April 30, 2019
from the Superior Court of the District of Columbia
(CF2-9825-17) Hon. Kimberley Knowles, Trial Judge
Sharpe, with whom Mary Kennedy was on the brief, for
B. Snyder, Assistant United States Attorney, with whom Jessie
K. Liu, United States Attorney, and Elizabeth Trosman and
Puja Bhatia, Assistant United States Attorneys, were on the
brief, for appellee.
Fisher, Thompson, and McLeese, Associate Judges.
McLeese, Associate Judge:
Royale McGlenn Sr. appeals from his convictions for firearms
offenses, arguing that the trial court erroneously denied his
motion to suppress evidence. We affirm.
in the light most favorable to the trial court's ruling,
the evidence at the suppression hearing was as follows. At
approximately 10:45 pm on June 5, 2017, Metropolitan Police
Department officers Sherwin Charles and Angela Galli
responded to a report of an assault in progress. When Officer
Charles arrived he saw Mr. McGlenn standing outside in front
of the location provided in the report. Mr. McGlenn, who
matched the description of the suspected assailant, was
sweating, not well-oriented, and confused. Officer Charles
smelled alcohol or PCP coming from Mr. McGlenn. Officer
Charles directed Mr. McGlenn to stop, so that Officer Charles
could investigate the reported assault. Mr. McGlenn did not
comply, so Officer Charles grabbed Mr. McGlenn. Mr. McGlenn
continued to resist, pulling out of his shirt. In Officer
Charles's experience, intoxicated individuals tend to be
aggressive and noncompliant. For that reason, and given Mr.
McGlenn's resistance, Officer Charles handcuffed Mr.
McGlenn, to safely detain him while officers investigated the
assault. Mr. McGlenn resisted being handcuffed. Officer
Charles also radioed for an ambulance to come and assess Mr.
McGlenn's medical condition. It is standard practice to
call an ambulance to evaluate individuals who are suspected
of being high on PCP, because such individuals can suddenly
become incredibly aggressive and very strong, and often hurt
Officer Galli arrived, she saw Officer Charles restraining
Mr. McGlenn. Officer Galli smelled PCP coming from Mr.
McGlenn's person. Mr. McGlenn "appeared to be high
on something" and was displaying disorientation and
"broken thought process." Officer Galli interviewed
Mr. McGlenn's mother, who had called the police. Mr.
McGlenn's mother explained that Mr. McGlenn had come into
her home and was yelling for his son, who was in bed. Mr.
McGlenn's mother concluded that Mr. McGlenn had been
smoking something, because he did not usually act the way he
was acting. Mr. McGlenn's mother was so frightened that
she ran to a neighbor's house and called the police. Mr.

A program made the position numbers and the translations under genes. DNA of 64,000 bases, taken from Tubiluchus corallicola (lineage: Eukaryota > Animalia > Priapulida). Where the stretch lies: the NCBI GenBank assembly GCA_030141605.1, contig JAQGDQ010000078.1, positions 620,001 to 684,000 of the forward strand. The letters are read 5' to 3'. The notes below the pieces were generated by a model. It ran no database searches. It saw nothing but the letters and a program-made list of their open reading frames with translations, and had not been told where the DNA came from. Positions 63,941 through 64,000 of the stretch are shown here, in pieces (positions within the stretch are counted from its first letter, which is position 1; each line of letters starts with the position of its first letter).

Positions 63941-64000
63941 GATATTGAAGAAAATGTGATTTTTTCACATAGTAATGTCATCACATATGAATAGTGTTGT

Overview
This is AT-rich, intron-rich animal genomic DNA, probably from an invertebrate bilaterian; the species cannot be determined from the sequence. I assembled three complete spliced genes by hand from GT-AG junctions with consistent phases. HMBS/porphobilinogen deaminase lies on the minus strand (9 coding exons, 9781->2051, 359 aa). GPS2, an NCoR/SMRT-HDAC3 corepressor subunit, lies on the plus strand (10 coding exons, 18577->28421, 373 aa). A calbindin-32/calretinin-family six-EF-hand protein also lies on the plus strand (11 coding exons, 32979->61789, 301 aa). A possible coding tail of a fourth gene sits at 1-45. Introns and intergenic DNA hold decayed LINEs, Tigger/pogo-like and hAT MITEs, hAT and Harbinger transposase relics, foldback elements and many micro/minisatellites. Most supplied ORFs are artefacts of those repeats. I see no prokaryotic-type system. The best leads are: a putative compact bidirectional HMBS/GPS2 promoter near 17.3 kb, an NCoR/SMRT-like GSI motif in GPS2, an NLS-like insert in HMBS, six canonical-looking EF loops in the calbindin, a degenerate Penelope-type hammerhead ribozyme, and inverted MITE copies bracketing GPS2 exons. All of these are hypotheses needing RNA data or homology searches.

McGlenn's mother indicated, however, that no actual
assault had occurred. Mr. McGlenn's mother told the
police that she wanted Mr. McGlenn to be treated because he
was under the influence of something.
Galli informed Officer Charles of her conversation with Mr.
McGlenn's mother. The officers decided not to arrest Mr.
McGlenn for assault, but they also decided not to release him
until an ambulance came to evaluate him, because he might be
a threat to himself or others if he were released. The
officers decided to leave Mr. McGlenn in handcuffs until the
ambulance arrived, to prevent him from leaving or hurting
himself or the officers. During the officers' encounter
with Mr. McGlenn, Mr. McGlenn was angry, irate, and upset;
was yelling; fumbled to remember information; slurred words;
was at one point incoherent; seemed to be "out of
it"; and frequently repeated himself. Once he was
handcuffed, however, Mr. McGlenn did not act aggressively
towards the officers or threaten them. Mr. McGlenn also was
able to answer a number of the officers' questions. At
one point, Mr. McGlenn stated that he did not remember having
seen his mother that evening.
ten minutes after the officers decided not to arrest Mr.
McGlenn, and while they were waiting for the ambulance to
arrive, Mr. McGlenn told the officers that he had a gun in
his pants. Officer Charles then recovered a gun from Mr.
McGlenn's pants. The officers arrested Mr. McGlenn for
possessing the gun. Before he was transported from the scene,
Mr. McGlenn was evaluated by medical personnel, who
determined that he did not need to go to the hospital.
trial court credited the officers' testimony, much of
which was corroborated by body-worn camera footage that had
been admitted into evidence at the suppression hearing. The
trial court determined that even after the assault
investigation was over, the officers could lawfully continue
to detain Mr. McGlenn until an ambulance came, "for his
safety and the safety of the community." Specifically,
the trial court relied upon the facts that Mr. McGlenn (1)
was sweating heavily and breathing hard; (2) appeared
disoriented; (3) was non-compliant to the point of pulling
out of his shirt; (4) was at one point incoherent; (5) was
slurring his speech; (6) did not seem to understand what was
going on, particularly at the beginning of the encounter; (7)
had behaved in ...